Greece reduced its carbon dioxide emissions by 3 pct in 2016, according to a report issued by the European Commission’s Joint Research Centre (JRC). Per capita carbon dioxide emissions in Greece were 6.06 tonnes in 2016, 21 pct lower than in 1990 when they were at 7.66 tonnes.
Global CO2 emissions were stalled for a third consecutive year, with China again occupying the spot of top polluter, followed by the United States and European Union, India, Russia and Japan.
Emissions in the EU were 3.4 gigatonnes in 2016, or 21 pct lower than in 1990 and 18 pct lower than in 2015. EU emissions in both 2015 and 2016 accounted for 9.6 pct of emissions worldwide.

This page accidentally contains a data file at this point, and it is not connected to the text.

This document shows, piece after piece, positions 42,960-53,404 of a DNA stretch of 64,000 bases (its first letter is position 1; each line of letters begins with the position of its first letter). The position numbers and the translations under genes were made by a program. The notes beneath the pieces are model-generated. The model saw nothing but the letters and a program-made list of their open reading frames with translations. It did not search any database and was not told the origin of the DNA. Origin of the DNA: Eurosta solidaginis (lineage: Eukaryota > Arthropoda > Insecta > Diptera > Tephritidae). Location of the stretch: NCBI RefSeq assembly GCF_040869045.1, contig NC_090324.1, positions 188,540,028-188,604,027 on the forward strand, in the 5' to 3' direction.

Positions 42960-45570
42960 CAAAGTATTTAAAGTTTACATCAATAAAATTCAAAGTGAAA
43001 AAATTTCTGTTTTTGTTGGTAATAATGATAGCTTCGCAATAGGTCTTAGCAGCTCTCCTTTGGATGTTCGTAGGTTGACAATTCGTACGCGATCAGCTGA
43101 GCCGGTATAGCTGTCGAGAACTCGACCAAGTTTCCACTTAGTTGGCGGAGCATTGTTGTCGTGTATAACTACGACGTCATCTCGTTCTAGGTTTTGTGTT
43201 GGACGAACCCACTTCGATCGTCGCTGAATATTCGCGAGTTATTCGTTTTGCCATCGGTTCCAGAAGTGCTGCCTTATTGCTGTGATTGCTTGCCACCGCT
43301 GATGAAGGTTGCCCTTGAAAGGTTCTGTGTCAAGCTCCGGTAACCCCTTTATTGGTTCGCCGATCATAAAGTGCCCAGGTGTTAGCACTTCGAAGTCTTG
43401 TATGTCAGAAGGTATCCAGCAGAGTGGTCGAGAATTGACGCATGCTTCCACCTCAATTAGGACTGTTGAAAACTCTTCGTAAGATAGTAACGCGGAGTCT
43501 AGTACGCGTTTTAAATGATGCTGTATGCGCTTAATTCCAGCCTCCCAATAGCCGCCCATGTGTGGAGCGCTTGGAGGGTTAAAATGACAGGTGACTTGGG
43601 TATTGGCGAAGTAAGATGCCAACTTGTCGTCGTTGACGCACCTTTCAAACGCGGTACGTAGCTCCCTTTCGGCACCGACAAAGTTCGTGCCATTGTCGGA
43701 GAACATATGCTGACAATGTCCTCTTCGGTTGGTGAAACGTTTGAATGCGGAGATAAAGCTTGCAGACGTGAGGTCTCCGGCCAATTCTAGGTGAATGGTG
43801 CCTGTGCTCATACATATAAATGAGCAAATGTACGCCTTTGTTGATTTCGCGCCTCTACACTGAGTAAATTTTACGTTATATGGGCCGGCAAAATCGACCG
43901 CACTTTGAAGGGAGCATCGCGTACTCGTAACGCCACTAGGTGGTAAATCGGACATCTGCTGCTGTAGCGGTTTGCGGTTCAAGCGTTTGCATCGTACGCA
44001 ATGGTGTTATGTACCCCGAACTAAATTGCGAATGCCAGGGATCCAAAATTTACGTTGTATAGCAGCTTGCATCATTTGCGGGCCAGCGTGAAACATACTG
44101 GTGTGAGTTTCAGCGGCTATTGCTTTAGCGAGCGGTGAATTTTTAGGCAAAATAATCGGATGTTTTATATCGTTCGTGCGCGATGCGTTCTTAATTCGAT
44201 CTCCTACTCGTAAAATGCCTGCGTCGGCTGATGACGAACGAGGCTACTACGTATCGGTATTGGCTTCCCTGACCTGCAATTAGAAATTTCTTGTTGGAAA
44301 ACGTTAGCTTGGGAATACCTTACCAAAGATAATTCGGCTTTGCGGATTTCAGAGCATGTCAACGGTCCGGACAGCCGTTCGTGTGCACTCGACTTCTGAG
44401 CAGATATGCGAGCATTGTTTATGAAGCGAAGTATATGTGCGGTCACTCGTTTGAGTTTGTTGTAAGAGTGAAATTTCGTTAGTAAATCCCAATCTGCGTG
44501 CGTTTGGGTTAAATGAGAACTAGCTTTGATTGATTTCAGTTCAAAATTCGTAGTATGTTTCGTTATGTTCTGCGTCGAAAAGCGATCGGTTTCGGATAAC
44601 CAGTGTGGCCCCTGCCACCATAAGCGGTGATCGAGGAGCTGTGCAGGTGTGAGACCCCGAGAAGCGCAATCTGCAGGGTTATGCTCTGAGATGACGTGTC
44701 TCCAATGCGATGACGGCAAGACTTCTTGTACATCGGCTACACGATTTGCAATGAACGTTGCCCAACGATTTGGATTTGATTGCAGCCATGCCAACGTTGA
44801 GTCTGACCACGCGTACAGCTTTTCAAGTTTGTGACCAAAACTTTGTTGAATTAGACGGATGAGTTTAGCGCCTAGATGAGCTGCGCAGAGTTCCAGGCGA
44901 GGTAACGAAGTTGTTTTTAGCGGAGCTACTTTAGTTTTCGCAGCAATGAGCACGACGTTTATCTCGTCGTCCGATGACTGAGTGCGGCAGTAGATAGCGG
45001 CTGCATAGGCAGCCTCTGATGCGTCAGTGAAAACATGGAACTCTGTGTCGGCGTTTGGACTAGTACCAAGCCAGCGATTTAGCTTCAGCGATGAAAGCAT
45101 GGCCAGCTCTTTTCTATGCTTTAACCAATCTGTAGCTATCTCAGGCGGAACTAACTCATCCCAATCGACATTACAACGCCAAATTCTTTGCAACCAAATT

The most significant increases in CO2 emissions were in developing countries, such as the Philippines, Pakistan, Ukraine and others.
The JRC report tracks emissions of the three main anthropogenic ‘greenhouse’ gases: carbon dioxide, methane and nitrous oxide. Methane and nitrous oxide are mainly produced by farming and are tending to rise, while CO2 emissions are tending to stay stable.
Total emissions of all three gases in Greece reached their peak in 2007 but have since dropped steadily up until 2012, the last year for when figures are available.